Another way to think about it is to treat probability as a counting problem. The probability of getting a specific outcome is the number of ways that outcome can occur, divided by the total number of ways any outcome can occur. In the two coin flip example, there are two ways that you can get a head and a tails, TH or HT… and a total number of 4 outcomes. Then you get a probability of 2/4=1/2.
Let’s take another break and talk about what these likelihoods mean. A likelihood is, pedantically, the weight of a particular outcome compared to other outcomes. In the single coin flip example, heads and tails are equally weighted and are the only two options, so we can see the likelihood is 0.5 (as 0.5 + 0.5 = 1 ). Now, let’s consider what happens when there are unequal weights; suppose you have a special 6-sided dice where two sides are the same, say 1. There are 6 possible outcomes 1,1,2,3,4,5. We now say the likelihood of getting a 1 on a single role is 2/6 or 1/3. We can compare this to the likelihood of rolling a 2 which is 1/6.
Now, we may compare the two likelihoods and say that rolling a 1 is twice as likely as rolling any other number. Additionally, if we look at a set of trials, say six rolls, we will “expect” to see two ones, and one of each other number.
Now what does it mean to expect a specific outcome? Say we run a very large number of trials; on average, two 1′s will appear per trial, and each number will appear one time. So when we speak about the likelihood of an outcome, we are only making claims about what would happen on average if we ran the same trial many times.
What if I flip coin after another, and I want to know the probability of getting two heads in a row? We already know from counting that the answer will be 1/4. But is there another way to look at it? There sure is! If you do two random things, and they’re not related, then you can calculate the probability of one outcome happening after the other by multiplying the two probabilities. So, since the probability of getting H on a single coin flip is 1/2, the probability of getting H twice in a row is
Since we now have a good understanding of basic probability, let’s lay out some things to think about.
First, one of the greatest unexpected answers from probability is the Birthday Problem.
The questions asks: what is the probability that two people in a room share a birthday? To answer this question it’s actually easier to first consider the opposite probability, the chance that in a room of n people, no two people share a birthday. To start, we know that there are only 365 days in a year and every person in a room has a birthday on one of those days. We start to build a probability distribution by looking at each person in the room. For the first person, we say their birthday can be on any day. For the second, if they do not share a birthday with the first person, we only have 364 days to then choose from. For the third, only 363. We can therefore see the probability that no one in the room shares a birthday looks like:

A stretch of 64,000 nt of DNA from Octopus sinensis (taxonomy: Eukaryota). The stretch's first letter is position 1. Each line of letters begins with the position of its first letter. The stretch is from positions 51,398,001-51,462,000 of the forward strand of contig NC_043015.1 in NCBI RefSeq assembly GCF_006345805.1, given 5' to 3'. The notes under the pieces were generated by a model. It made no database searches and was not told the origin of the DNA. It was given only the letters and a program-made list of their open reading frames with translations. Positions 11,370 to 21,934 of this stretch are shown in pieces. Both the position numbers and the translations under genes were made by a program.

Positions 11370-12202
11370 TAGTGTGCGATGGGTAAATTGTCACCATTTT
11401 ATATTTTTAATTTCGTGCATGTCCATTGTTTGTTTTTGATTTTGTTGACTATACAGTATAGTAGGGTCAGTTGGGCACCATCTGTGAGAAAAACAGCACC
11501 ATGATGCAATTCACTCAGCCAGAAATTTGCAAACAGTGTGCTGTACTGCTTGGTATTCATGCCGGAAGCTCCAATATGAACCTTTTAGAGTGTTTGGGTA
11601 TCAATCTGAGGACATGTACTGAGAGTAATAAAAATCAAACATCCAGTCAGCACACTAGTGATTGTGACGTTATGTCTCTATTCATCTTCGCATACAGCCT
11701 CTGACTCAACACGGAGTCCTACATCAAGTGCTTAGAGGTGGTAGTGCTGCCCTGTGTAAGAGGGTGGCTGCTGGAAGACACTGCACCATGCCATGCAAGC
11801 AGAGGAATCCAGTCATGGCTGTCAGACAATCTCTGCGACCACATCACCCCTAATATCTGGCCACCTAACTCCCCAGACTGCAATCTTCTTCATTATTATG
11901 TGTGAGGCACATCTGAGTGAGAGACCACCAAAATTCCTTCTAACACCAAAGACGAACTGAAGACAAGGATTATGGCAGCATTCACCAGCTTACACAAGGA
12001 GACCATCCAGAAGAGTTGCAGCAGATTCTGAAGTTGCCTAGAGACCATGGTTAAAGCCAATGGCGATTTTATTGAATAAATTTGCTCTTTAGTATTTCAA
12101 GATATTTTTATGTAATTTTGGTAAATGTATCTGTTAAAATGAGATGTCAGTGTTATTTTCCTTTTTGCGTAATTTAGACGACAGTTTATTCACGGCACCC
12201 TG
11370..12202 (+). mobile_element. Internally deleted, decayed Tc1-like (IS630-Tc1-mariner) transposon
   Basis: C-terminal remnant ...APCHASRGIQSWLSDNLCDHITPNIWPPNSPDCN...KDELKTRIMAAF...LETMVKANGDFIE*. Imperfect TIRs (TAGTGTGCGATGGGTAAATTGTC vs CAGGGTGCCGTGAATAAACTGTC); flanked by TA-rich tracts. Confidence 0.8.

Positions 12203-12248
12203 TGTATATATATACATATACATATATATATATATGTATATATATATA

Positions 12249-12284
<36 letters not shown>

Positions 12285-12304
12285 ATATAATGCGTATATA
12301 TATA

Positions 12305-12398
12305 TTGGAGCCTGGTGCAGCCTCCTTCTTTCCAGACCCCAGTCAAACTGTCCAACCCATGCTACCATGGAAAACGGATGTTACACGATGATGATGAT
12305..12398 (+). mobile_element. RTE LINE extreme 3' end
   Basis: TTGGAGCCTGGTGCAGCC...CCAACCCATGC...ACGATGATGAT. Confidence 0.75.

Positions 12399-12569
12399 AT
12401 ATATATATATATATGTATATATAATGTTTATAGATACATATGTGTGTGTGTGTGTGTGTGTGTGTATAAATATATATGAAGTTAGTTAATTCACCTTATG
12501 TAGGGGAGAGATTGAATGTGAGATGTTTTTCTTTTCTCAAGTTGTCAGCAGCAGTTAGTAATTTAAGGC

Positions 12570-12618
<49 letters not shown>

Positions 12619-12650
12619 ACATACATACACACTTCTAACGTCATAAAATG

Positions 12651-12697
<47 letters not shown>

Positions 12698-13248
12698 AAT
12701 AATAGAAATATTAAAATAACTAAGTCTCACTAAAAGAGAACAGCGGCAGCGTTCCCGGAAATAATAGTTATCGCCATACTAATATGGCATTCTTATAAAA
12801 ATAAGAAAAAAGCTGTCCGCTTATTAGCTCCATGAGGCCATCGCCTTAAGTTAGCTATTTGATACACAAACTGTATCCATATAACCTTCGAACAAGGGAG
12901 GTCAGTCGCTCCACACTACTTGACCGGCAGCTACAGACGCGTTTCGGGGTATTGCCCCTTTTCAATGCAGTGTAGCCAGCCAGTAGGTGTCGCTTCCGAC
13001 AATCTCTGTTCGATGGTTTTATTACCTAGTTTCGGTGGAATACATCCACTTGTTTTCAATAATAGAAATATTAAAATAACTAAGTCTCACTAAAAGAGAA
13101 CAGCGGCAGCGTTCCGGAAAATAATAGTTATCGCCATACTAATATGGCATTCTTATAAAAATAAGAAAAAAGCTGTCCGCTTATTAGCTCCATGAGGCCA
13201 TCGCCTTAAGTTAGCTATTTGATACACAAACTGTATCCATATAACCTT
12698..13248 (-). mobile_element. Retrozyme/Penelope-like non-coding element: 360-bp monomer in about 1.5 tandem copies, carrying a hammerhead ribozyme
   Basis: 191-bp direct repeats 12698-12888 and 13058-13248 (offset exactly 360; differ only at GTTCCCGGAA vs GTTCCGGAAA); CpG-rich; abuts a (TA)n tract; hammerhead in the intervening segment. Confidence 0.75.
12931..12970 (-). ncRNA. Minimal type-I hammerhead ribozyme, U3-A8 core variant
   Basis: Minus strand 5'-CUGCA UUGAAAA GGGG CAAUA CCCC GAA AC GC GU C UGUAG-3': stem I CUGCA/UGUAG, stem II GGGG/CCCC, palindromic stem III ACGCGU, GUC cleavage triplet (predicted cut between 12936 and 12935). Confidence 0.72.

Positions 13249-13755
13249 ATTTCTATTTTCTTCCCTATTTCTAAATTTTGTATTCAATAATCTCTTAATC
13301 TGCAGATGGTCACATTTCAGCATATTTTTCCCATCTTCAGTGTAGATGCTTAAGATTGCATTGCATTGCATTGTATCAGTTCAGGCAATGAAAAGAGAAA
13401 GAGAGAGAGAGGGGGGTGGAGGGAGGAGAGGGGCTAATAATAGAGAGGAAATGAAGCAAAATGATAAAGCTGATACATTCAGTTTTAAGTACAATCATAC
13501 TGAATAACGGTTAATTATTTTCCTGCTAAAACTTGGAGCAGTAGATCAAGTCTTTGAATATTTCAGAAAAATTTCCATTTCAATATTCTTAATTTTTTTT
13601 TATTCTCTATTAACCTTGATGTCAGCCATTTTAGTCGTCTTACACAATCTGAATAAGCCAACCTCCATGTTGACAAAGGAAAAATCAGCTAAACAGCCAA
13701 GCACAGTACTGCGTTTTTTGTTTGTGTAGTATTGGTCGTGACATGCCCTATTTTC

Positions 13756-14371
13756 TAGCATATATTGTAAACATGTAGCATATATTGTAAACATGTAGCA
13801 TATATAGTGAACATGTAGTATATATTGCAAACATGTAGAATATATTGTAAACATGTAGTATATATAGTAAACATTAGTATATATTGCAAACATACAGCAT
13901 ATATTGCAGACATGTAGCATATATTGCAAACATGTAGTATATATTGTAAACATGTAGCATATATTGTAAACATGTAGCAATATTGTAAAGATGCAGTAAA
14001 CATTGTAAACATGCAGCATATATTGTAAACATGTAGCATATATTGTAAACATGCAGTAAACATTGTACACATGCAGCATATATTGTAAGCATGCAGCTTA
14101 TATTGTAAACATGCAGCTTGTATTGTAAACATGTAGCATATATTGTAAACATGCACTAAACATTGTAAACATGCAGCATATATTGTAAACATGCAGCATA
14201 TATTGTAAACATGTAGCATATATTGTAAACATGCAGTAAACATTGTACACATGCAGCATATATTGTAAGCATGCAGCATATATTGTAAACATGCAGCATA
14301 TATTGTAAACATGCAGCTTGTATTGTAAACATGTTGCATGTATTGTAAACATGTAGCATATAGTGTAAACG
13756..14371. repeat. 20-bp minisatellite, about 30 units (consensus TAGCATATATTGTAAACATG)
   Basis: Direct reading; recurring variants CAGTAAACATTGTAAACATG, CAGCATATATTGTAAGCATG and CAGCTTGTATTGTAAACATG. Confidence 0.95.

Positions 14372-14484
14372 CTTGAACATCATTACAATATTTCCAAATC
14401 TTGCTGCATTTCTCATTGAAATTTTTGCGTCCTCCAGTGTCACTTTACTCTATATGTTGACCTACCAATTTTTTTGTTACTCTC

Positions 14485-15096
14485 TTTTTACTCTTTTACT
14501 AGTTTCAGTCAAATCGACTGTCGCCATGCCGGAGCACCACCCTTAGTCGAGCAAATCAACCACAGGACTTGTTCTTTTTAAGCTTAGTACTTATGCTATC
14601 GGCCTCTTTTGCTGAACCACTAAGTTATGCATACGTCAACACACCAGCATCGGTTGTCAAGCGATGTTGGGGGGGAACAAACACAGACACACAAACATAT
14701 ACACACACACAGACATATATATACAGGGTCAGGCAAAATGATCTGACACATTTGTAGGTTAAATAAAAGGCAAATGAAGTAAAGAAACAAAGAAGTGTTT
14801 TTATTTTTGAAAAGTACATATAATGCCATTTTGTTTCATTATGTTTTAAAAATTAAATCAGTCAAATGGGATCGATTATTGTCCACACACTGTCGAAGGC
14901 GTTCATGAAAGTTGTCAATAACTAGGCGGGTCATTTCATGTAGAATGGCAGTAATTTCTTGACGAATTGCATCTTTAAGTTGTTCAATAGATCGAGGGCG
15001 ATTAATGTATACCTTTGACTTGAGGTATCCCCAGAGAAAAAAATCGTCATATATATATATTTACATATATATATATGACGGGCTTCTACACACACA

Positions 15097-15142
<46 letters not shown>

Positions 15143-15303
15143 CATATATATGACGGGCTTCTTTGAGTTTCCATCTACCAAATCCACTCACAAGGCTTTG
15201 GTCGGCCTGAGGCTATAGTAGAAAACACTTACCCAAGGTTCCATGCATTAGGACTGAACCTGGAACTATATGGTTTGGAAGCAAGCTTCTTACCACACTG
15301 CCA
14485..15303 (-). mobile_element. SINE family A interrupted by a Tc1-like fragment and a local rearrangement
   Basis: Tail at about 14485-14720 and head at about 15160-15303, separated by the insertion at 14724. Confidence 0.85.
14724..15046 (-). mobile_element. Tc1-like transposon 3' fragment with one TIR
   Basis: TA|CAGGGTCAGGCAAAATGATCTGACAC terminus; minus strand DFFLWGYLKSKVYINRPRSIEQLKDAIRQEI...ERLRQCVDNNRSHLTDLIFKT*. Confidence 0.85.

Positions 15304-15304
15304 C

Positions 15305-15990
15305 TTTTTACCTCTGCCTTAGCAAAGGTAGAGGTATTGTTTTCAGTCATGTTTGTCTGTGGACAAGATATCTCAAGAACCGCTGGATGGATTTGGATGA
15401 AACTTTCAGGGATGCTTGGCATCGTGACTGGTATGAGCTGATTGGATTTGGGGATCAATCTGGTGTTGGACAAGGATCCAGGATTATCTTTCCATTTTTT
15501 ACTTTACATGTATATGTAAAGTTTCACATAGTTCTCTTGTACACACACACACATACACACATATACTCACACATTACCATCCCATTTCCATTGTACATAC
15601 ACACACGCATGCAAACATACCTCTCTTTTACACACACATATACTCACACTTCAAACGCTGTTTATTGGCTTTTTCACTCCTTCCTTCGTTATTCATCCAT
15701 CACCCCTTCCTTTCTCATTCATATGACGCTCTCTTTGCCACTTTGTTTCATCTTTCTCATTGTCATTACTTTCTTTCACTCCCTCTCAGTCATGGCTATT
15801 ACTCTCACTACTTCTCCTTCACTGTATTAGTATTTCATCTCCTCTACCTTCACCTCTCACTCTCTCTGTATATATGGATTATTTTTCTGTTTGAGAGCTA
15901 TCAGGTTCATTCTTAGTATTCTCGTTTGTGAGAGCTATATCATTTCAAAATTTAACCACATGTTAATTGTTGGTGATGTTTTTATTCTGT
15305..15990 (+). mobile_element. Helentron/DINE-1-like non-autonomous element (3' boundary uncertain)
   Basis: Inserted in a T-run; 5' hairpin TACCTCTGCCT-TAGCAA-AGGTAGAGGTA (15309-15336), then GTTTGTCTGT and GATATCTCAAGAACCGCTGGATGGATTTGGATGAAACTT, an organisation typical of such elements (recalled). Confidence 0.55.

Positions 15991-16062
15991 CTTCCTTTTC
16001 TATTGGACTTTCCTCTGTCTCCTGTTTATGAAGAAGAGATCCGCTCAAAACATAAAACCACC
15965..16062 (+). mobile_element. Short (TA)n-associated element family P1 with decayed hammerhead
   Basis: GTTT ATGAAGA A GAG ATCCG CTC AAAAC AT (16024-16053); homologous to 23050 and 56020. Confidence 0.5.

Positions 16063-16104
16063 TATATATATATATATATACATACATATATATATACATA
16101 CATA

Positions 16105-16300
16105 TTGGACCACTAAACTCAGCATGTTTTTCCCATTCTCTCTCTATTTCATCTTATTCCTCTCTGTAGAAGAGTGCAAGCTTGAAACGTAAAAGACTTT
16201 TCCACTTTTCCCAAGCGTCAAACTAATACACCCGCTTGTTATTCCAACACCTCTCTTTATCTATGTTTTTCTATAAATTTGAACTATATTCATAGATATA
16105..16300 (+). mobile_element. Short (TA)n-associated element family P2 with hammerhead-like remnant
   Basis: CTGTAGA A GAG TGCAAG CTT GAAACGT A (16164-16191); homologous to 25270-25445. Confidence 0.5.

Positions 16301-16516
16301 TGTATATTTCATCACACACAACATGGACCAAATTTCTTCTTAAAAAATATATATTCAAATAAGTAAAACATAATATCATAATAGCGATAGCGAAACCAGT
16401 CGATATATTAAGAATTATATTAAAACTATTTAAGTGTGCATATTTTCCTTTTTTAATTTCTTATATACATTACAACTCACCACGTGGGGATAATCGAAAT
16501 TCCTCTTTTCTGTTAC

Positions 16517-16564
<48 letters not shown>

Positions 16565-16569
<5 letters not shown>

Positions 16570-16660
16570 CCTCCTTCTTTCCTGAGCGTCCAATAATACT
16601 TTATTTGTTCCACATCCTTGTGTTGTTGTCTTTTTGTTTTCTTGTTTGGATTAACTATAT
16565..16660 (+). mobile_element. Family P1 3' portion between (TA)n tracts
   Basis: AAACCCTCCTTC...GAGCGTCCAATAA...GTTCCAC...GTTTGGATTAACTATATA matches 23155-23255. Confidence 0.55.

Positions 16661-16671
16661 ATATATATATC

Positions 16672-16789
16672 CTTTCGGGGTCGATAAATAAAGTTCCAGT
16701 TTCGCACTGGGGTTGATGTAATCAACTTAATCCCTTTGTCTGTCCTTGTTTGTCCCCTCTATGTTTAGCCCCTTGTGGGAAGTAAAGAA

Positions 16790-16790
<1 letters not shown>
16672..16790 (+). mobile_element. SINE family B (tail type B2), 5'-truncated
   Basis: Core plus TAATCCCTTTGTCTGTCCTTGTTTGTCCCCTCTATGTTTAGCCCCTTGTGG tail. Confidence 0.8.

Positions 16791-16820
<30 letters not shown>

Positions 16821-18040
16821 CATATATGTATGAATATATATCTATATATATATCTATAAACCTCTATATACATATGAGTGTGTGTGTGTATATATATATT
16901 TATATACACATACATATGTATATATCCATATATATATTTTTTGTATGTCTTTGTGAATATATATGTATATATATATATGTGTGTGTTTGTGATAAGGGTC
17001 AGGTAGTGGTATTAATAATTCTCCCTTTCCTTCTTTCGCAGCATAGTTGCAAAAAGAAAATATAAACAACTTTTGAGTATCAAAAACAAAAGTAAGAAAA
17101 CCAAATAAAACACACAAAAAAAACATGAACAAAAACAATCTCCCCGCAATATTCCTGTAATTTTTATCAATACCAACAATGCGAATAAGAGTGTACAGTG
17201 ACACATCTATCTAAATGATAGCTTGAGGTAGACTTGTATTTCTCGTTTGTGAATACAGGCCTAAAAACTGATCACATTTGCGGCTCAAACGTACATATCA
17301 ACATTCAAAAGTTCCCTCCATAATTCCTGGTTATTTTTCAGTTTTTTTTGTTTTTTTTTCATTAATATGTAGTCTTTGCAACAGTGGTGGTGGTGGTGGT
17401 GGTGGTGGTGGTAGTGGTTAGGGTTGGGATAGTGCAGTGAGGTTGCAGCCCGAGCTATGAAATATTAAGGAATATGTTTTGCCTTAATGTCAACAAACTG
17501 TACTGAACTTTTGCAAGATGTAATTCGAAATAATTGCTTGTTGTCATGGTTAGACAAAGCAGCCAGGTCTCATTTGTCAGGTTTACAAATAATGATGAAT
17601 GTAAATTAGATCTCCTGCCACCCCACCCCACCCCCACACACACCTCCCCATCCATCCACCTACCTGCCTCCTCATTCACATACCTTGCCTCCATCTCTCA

If then the last term will be zero and will be zero! Now if we considered a room full of 365 people, we know it would be impossible to have no pair of two people who did not share a birthday, as we only have only 365 unique birthdays. So, the two ways of thinking fit with each other.
Now, what about the first question? The chance that no pair has a birthday and the chance that two do share a birthday must, when added, equal one. Therefore, we can say or where is the probability that out of n people, at least one pair share’s a birthday. Amazingly, if you compute it, ! This is quite astounding! On first look, 23 people sounds too low, but you must remember to consider the group as a whole where each pair must be considered.
Second, the Gambler’s fallacy is the belief that if you see a deviation from the expected likelihood in a small number of samples, that at some point the likelihood must over-correct to make up for the previous deviation. To see why this is untrue, we must remember two, say rolls of a dice, are independent. In other words, the outcome of the first roll doesn’t change the outcome of the second. This means there is no way for the dice to “know” it needs to correct and will therefore continue to play out with the same likelihood every time.